Trends New Zealand Trends Volume 32 No 5 New Zealand - Page 139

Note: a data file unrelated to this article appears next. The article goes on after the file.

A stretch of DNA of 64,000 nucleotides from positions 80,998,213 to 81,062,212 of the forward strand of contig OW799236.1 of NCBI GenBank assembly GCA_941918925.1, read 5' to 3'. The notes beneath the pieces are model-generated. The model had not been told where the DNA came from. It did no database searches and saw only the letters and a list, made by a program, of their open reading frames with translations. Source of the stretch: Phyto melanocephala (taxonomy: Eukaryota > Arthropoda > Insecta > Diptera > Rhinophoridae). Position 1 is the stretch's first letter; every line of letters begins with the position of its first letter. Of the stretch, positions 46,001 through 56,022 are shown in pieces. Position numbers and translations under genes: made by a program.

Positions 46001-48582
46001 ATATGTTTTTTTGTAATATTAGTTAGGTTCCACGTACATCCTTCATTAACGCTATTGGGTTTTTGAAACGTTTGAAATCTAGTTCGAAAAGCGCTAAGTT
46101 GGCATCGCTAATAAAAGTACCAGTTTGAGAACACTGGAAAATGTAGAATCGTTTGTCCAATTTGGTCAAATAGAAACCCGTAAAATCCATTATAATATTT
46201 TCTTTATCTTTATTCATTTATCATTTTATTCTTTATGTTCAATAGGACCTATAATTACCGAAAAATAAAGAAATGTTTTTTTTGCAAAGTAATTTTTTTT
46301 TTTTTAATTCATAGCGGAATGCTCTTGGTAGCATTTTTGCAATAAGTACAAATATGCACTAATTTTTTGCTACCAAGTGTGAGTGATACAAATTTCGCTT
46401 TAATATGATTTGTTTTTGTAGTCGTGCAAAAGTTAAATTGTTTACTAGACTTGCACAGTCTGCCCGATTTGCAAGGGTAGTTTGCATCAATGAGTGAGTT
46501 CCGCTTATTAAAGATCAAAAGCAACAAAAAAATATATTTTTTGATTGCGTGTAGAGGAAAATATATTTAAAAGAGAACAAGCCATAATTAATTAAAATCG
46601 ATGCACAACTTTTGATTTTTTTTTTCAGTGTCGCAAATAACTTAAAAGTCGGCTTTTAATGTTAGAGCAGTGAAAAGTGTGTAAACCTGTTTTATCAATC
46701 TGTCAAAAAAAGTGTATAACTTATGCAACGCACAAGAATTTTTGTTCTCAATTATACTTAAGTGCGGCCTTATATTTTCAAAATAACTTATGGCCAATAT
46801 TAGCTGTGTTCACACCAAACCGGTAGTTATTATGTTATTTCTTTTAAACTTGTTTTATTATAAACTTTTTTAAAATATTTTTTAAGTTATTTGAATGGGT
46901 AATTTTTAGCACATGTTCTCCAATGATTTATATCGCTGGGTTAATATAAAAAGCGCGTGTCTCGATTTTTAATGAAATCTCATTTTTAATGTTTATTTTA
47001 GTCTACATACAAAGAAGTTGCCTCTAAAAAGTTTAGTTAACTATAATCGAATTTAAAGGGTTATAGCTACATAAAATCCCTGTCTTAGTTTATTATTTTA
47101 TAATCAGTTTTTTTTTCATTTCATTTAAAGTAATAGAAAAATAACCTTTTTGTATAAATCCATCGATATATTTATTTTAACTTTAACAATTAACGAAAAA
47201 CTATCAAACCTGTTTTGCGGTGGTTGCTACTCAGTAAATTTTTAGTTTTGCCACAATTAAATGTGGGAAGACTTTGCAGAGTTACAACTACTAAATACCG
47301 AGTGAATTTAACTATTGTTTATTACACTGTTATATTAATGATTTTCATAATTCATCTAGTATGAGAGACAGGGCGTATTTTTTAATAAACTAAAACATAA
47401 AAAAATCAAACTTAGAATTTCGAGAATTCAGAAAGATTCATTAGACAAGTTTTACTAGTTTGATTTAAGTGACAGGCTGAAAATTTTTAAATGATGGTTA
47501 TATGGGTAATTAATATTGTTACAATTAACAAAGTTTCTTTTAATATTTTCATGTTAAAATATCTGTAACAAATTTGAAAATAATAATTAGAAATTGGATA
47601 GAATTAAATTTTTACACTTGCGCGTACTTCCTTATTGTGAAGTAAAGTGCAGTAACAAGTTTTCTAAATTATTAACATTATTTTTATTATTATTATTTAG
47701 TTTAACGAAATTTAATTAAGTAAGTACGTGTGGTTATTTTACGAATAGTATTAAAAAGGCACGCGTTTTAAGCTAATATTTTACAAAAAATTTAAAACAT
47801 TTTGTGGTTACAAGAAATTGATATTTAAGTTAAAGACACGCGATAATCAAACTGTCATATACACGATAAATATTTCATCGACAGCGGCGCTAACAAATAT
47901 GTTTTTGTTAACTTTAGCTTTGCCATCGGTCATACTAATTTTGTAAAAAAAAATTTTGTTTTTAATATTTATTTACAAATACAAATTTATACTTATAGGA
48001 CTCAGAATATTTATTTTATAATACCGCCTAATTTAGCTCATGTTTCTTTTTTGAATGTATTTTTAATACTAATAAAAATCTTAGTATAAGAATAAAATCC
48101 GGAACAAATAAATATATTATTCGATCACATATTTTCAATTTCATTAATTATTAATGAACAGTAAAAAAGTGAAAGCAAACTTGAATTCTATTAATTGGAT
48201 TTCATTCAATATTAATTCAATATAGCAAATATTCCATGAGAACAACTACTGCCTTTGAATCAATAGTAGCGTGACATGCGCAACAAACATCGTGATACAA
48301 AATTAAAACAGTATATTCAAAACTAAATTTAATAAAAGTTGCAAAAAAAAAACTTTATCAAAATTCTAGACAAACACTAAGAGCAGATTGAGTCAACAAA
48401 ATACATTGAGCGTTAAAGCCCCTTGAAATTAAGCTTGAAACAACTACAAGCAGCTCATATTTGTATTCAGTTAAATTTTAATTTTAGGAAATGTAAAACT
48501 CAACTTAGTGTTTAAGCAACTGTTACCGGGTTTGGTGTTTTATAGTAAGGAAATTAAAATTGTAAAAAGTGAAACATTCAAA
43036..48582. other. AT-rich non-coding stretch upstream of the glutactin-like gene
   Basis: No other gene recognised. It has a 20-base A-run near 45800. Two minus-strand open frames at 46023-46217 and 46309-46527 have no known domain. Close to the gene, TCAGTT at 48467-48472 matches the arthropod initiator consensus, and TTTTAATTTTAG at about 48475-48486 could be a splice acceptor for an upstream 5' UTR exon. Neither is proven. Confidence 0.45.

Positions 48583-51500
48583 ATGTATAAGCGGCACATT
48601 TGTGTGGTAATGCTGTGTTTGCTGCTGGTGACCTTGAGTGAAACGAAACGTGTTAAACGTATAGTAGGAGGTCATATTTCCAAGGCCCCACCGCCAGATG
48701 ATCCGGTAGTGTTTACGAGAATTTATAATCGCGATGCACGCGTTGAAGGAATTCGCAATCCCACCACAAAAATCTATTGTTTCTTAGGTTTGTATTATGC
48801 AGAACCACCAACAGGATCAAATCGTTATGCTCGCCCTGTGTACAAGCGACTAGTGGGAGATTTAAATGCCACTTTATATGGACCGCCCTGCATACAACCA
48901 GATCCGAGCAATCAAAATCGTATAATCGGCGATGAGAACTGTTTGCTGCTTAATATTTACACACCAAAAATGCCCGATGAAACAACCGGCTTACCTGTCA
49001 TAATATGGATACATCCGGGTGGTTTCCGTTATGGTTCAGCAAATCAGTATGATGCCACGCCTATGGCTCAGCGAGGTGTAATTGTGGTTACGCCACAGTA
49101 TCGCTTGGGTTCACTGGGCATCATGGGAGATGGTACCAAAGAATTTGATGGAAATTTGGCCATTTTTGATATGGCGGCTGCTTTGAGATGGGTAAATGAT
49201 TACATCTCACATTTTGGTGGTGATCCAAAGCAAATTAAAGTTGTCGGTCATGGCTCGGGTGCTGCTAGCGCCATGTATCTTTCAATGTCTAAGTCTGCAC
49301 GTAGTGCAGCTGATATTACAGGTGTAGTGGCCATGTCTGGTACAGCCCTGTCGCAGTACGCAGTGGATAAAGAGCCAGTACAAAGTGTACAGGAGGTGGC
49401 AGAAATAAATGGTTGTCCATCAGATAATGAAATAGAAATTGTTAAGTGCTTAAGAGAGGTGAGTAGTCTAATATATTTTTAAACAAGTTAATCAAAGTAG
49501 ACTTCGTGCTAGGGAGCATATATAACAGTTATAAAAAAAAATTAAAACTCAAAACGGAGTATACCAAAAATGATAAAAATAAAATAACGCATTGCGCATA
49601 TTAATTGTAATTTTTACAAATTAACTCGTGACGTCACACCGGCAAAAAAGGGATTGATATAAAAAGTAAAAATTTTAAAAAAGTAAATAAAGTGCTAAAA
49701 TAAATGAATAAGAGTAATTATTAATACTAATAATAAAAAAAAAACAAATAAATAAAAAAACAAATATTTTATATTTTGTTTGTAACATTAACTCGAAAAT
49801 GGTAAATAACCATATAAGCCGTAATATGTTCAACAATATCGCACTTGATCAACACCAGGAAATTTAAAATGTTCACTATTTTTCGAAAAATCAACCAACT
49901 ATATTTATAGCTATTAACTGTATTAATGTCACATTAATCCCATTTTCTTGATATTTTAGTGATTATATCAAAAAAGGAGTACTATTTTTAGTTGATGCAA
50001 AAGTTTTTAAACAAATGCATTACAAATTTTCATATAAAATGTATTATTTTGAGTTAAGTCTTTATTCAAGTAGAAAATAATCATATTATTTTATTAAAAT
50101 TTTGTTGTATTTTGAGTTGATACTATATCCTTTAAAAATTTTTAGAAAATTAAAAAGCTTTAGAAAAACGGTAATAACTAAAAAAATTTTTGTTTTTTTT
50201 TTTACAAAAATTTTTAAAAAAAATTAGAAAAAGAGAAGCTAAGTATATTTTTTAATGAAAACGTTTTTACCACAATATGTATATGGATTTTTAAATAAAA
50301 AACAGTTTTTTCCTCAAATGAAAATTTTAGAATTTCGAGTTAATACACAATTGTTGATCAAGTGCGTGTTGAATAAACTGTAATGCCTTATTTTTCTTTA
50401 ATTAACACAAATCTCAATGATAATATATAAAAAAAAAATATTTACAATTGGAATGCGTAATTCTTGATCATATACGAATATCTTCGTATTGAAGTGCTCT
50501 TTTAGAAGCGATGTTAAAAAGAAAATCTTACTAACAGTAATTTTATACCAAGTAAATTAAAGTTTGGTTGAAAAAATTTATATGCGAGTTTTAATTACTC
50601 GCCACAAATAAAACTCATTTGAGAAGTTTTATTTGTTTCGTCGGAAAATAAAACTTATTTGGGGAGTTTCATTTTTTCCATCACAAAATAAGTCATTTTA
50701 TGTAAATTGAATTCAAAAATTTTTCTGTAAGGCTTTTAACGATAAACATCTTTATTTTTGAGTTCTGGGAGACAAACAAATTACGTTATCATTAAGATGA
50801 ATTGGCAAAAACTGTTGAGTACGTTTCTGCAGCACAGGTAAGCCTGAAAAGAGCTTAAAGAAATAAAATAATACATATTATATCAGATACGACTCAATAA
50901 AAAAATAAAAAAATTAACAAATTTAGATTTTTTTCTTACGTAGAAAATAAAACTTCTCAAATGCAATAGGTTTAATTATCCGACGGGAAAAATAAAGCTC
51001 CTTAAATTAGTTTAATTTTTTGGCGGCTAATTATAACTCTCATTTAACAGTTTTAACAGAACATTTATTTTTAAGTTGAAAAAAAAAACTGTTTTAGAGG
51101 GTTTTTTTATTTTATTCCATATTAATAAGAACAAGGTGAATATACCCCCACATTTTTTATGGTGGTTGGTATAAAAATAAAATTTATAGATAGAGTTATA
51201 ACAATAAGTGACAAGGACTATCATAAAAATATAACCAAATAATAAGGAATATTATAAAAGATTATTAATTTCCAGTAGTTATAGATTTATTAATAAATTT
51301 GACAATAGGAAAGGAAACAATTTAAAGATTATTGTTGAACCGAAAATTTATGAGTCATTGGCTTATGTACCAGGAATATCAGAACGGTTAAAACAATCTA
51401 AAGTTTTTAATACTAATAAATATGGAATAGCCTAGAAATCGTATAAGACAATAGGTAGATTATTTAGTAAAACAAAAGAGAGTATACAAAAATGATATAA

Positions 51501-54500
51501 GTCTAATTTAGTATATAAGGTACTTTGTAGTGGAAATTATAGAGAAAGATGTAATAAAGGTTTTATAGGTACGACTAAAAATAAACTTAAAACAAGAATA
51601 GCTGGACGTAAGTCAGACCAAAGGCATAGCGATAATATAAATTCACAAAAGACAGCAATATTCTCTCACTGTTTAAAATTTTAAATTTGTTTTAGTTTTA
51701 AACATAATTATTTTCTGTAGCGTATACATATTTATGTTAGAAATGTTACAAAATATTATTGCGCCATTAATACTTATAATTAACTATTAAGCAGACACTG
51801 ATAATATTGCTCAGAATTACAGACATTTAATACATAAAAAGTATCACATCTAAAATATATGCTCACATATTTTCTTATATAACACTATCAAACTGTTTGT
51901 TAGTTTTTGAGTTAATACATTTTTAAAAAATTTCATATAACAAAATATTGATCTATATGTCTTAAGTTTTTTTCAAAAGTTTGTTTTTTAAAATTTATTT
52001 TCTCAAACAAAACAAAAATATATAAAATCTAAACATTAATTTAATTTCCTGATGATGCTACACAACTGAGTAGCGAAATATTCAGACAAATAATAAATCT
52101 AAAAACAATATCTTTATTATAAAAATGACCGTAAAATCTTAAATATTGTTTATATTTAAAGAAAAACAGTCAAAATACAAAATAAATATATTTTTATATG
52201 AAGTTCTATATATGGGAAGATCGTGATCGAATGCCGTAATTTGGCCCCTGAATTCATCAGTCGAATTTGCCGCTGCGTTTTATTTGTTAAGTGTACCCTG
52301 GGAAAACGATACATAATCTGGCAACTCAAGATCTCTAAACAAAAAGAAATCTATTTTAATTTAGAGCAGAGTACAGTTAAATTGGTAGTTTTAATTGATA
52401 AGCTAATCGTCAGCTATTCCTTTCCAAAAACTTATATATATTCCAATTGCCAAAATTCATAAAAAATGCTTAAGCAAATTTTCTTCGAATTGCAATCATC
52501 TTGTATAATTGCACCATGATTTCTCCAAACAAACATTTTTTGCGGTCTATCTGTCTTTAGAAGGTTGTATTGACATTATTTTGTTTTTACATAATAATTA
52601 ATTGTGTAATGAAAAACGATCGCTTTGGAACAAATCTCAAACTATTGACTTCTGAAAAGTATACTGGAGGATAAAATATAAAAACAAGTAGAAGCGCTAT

and large trees. There are also two private car tunnels carved out of sandstone leading to the home’s two underground garages, while two driveways access visitor parking and the entry. The home spans four blocks of waterfront land and setting it partly into the hill required the excavation of 6500m3 of sandstone, the equivalent to three-and-a-half Olympic pools. “As well as half of it being essentially underground, the home is constructed almost entirely in slabs of high-strength compressed concrete.” It is testament to the skill of Cameron Jones that the cavernous, semi-subterranean structure blossomed into an inviting, liveable home. The close collaboration between Innovate, EB Interiors, Sammut and the engineering consultants allowed for the creation of dramatic clear span structures and cantilevers, says Jones. “This helped break down the residence’s monolithic form and allowed the interiors to flow out to the many garden and entertaining areas,” the architect says. “The contemporary, linear design is enhanced by the extensive use of natural stonework and feature zinc roofs. “The owner had many great ideas such as the use of windows looking through the excavated Above: The expansive home is formed in compressed concrete with wide clear spans. Cantilevered concrete awnings, some with skylights cut into them, soar out above the alfresco areas. The home has three lifts, and six kitchens, with some levels operating as individual apartments. Twenty-four industrial solar cells supply hot water to the bathrooms, spas, pool, and underfloor heating. search | save | share at